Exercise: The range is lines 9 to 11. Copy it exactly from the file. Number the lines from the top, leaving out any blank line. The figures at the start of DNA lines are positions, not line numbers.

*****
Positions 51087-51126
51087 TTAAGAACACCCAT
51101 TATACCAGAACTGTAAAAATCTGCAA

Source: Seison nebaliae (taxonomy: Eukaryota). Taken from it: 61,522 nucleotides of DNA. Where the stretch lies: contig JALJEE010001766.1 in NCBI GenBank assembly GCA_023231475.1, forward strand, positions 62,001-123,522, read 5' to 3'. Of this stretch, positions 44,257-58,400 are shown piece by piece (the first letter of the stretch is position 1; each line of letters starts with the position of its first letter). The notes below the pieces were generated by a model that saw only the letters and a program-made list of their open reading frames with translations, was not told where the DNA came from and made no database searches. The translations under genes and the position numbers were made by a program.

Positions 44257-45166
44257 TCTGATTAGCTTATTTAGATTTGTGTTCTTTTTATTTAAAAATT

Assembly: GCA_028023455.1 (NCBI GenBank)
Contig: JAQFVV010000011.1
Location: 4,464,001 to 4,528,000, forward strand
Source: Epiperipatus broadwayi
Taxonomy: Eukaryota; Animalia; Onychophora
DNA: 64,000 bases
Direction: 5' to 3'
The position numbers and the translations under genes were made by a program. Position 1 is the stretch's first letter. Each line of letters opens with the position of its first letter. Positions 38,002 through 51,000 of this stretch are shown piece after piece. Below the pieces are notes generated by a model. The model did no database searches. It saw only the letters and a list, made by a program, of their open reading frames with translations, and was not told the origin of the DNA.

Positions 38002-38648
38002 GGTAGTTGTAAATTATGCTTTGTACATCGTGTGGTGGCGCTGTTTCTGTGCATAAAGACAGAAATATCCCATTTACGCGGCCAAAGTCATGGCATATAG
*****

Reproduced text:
Location: 4,464,001 to 4,528,000, forward strand
Source: Epiperipatus broadwayi
Taxonomy: Eukaryota; Animalia; Onychophora